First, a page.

"But the Federal guys made a few calls of their own to check. Came up with a theory LAPD took the records away."

  "So who does have them?"

  "If you believe what he FBI say, and you believe what LAPD say, which other agency could twist Bell Telephone’s arm?"

  Keats stood up. Sometime while we were talking, the hot shot from the shooting range had followed us in and taken a seat away from the other cops at the end of the counter. The Lieutenant gave a sign to the man as he left.

  Dougherty came over carrying his cup and a donut on a plate and squeezed in opposite. He was around forty, putting on a little weight but still a well-built, good-looking man. He had a firmer jaw than DiMaggio and keener eyes than Arthur Miller but he wore the blue uniform like an honest cop which would always mark him as a man with low ambition.

  "I'm not shocked," said Doherty after we’d exchanged the necessary pleasantries. He was still looking pale. "I seen deaths that shocked me, this line of work, but this ain't one of them. I'm surprised I guess, it all coming back of a sudden. Fact is I don't know what to feel."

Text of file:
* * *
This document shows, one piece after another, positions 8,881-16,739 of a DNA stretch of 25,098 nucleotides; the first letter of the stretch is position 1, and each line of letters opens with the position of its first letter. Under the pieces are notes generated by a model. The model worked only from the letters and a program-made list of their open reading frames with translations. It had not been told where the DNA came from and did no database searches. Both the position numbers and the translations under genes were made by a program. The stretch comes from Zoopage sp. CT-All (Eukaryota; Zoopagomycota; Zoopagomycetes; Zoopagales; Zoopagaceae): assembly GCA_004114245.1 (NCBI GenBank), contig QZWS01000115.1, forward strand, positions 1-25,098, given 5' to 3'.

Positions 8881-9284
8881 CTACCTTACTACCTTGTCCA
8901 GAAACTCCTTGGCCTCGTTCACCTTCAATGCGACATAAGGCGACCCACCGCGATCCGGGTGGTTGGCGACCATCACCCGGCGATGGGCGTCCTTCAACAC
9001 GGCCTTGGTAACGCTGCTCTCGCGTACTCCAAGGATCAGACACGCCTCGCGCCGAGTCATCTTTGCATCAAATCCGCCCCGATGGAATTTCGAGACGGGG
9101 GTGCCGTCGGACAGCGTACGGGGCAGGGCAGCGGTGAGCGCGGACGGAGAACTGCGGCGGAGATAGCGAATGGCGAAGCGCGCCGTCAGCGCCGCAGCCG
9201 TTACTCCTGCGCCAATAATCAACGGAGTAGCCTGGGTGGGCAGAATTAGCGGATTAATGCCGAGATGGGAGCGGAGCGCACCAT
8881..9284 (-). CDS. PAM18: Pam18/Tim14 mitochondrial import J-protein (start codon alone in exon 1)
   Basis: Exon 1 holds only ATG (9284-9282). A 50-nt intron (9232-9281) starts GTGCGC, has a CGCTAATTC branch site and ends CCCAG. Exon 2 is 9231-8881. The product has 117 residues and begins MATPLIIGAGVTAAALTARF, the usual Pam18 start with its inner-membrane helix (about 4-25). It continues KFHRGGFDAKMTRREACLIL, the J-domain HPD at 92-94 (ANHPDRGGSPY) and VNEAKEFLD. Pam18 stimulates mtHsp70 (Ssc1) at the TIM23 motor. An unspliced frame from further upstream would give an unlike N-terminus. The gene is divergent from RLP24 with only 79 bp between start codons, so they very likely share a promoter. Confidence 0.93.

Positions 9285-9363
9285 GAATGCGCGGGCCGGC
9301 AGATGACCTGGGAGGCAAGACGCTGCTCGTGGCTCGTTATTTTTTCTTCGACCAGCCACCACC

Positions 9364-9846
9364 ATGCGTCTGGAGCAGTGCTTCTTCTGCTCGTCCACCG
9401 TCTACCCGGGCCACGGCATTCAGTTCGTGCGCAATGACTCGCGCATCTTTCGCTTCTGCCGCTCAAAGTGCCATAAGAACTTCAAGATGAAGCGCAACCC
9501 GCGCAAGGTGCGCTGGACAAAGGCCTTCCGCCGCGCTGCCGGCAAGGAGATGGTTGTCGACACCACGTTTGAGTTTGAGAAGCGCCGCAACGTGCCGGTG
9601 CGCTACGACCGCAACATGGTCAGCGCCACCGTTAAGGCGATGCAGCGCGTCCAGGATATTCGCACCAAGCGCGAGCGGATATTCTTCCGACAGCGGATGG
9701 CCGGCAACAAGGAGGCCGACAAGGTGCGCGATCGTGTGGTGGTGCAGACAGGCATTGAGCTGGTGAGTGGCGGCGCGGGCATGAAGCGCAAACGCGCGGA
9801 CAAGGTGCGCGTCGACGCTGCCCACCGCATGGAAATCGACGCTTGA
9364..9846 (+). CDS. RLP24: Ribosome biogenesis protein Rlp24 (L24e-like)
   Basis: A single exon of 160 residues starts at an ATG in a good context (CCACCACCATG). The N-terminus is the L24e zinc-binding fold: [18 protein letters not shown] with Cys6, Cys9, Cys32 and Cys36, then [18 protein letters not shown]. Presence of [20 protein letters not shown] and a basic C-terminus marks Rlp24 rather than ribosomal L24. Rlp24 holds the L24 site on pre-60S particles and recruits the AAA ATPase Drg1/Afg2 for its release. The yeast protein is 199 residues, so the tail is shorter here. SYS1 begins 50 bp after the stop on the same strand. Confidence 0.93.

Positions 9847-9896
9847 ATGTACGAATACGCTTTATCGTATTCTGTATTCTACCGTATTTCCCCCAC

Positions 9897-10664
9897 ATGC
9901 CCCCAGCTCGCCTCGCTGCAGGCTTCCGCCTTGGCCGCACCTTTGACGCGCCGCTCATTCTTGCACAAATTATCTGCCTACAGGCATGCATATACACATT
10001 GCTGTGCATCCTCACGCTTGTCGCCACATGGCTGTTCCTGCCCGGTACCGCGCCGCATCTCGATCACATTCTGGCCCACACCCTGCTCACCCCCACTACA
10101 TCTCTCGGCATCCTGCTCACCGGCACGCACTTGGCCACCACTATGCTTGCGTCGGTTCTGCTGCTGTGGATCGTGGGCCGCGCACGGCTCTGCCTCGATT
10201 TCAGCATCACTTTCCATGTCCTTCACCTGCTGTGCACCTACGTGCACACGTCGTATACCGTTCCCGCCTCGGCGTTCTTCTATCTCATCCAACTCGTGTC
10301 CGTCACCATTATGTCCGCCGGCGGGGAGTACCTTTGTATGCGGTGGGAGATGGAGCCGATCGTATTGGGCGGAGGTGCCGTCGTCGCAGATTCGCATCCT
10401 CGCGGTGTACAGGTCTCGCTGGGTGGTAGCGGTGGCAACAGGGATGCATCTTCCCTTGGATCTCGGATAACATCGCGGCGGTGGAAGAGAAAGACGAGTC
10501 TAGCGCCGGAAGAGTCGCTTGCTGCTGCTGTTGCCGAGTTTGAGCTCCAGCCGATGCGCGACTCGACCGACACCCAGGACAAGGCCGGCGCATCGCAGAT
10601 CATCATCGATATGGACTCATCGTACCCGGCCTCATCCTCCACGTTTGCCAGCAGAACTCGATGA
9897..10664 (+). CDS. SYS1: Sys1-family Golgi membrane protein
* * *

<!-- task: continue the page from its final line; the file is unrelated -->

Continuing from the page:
He looked shocked to me all right, over-controlled the way men got after battle. "You being her first husband and all," I prompted. He took a while to answer.

  "I don't know. That wasn't Norma Jeane. This job I see dead people plenty. Men, women, children, all sorts, and I don’t recognise any of them."

  "People change. I guess Marilyn must have."

  "Never knew anyone called Marilyn." Jimmy Dougherty looked at me, decided how much he wanted to say. "Didn’t see the girl I married when I looked at that corpse. That wasn’t the kid I knew out of the LA orphanage. The one cooked for me Sundays after we got back from church. I married her and she was Norma Dougherty. But who was Marilyn Monroe? I never knew. All that came after. Maybe deep down somewhere something took over."

  "She must have changed herself along the way."

  "Norma and me were just four or five years in a different lifetime. Seemed like it was gonna be forever when we took the vows."

  "You and her. No one knows that part. Must have been before she was ever in the movies?"

  "At the end she went to Vegas so she could divorce me quick. We’d never even argued much or anything, no more than any couple ever did. Nevada’s got a six week residency requirement, only forty-two consecutive days that’s all they ask which she faked to get it through faster. Well, we were young." Doherty ate donut like it was an unpleasant job someone had to do. "You watch that show The Outer Limits?"

  "Invasion of the Body Snatchers," I said.

  He made no comment.

  "It's a story the studio publicity machine must have sat on tight. A first marriage before DiMaggio. You could have sold that story a hundred times over."